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Polymath Alert!

Posted by Joshua Glenn  October 4, 2012 01:22 PM

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Debbie Chachra (Debcha, on Twitter) is a material scientist and associate professor at the 10-year-old Olin College of Engineering in Needham, Mass. Also, for the past year she has owned and operated an oddly addictive tumblr called "Daily Idioms, Annotated."

Here, for example, is the September 26 entry, in its entirety: "howdah pistol, lithopanspermia, sonic maturation, heart tap, chaos terrain, self-flaying skin." Here is the Oct. 1 entry: "skin name, transient electronics, pharyngeal jaw, gota fría, apophallation, shearing layers." Each word or phrase is linked to a webpage. "Suicide door" takes you here. "Howdah pistol" takes you here. Click here to see the tumblr's archive.

Debcha will be in New York this month to talk about her Daily Idioms project at a conference. I asked her a few questions, via email.

BRAINIAC: What is Daily Idioms about?

CHACHRA: On one level, Daily Idioms is just about the incongruous beauty of language. Many of the idioms are short phrases where there’s some dissonance between the words (‘entangled diamonds’), or there’s some interesting clue to the meaning buried in the word (‘apophallation’), or they’re just weird-sounding (‘prampting’). My favorites are the ones where the words sound like something completely different from what they are (like ‘sarcastic fringehead,’ which is actually a fish).

BRAINIAC: You say "on one level" — so what's the project about on another level?

CHACHRA: After I started linking to sources and hearing back from readers, I realized that Daily Idioms is mostly about exposing people to entirely new concepts and ideas. The fundamental affordance of the Internet is these lateral moves. If you read a textbook, it moves you straight through the material, getting deeper and more complicated as you go. But if you’re learning about something on the Internet, it’s easy to follow links and go sideways into different areas. The Daily Idioms are just the sideways links.

BRAINIAC: So where do you find these curiosities?

CHACHRA: A few of them are sent to me by readers, but most of them I just come across in my daily life or online reading. My professional background is weirdly multidisciplinary—engineering, science, and education; physics, biology, design; and a bunch more. So what I’m exposed to reflects both what I know about and what I’m interested in knowing about. I’ve come to think that all human knowledge is fractal – for any topic, the edges go on (nearly) forever. We spend most of our working lives near the center, but most of the Daily Idioms are about dropping people out at the weird fringes.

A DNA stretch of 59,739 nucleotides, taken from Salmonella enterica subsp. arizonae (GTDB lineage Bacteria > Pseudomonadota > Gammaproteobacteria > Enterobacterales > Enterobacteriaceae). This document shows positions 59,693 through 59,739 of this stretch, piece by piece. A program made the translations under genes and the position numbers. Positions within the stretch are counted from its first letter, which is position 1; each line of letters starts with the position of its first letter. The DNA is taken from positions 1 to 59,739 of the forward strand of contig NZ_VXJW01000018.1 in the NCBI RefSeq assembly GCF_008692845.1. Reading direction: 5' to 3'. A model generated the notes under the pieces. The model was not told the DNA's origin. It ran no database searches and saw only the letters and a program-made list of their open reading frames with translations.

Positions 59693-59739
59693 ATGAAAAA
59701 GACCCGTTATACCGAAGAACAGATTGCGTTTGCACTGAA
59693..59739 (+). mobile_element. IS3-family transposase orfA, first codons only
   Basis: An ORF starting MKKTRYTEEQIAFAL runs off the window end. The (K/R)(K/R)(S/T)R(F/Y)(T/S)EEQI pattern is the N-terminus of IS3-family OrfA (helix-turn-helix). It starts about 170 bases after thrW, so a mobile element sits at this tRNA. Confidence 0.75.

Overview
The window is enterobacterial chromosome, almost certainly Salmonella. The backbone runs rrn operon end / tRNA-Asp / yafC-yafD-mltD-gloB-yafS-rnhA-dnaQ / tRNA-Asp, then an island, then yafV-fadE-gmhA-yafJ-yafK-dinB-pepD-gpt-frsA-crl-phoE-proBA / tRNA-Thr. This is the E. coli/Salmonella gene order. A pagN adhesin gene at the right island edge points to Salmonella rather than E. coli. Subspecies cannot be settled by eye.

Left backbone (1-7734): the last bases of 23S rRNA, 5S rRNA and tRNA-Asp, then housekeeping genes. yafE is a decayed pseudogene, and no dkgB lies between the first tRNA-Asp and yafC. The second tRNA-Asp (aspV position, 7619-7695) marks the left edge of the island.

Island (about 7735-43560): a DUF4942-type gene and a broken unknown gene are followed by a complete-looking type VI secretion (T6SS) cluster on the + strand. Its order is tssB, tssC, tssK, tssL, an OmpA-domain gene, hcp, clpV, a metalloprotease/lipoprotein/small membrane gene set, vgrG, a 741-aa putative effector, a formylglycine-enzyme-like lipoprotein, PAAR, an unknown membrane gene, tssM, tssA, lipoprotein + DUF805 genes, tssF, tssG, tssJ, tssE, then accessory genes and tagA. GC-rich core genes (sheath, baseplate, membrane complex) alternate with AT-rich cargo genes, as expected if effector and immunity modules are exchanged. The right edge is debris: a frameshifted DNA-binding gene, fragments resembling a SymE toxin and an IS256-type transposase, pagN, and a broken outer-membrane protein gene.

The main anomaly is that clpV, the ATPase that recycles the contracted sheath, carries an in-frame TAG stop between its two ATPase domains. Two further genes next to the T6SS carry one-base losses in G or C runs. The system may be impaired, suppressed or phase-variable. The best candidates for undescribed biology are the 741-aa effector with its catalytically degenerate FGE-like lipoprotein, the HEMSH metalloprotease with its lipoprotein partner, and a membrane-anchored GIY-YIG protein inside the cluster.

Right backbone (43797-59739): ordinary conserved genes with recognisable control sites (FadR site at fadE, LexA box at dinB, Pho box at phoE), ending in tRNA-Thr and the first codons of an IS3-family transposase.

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About brainiac Brainiac is the daily blog of the Globe's Sunday Ideas section, covering news and delights from the worlds of art, science, literature, history, design, and more. You can follow us on Twitter @GlobeIdeas.
Brainiac blogger Kevin Hartnett is a writer in Columbia, South Carolina. He can be reached here.

Leon Neyfakh is the staff writer for Ideas. Amanda Katz is the deputy Ideas editor. Stephen Heuser is the Ideas editor.

Guest blogger Simon Waxman is Managing Editor of Boston Review and has written for WBUR, Alternet, McSweeney's, Jacobin, and others.

Guest blogger Elizabeth Manus is a writer living in New York City. She has been a book review editor at the Boston Phoenix, and a columnist for The New York Observer and Metro.

Guest blogger Sarah Laskow is a freelance writer and editor in New York City. She edits Smithsonian's SmartNews blog and has contributed to Salon, Good, The American Prospect, Bloomberg News, and other publications.

Guest blogger Joshua Glenn is a Boston-based writer, publisher, and freelance semiotician. He was the original Brainiac blogger, and is currently editor of the blog HiLobrow, publisher of a series of Radium Age science fiction novels, and co-author/co-editor of several books, including the story collection "Significant Objects" and the kids' field guide to life "Unbored."

Guest blogger Ruth Graham is a freelance journalist in New Hampshire, and a frequent Ideas contributor. She is a former features editor for the New York Sun, and has written for publications including Slate and the Wall Street Journal.

Joshua Rothman is a graduate student and Teaching Fellow in the Harvard English department, and an Instructor in Public Policy at the Harvard Kennedy School of Government. He teaches novels and political writing.


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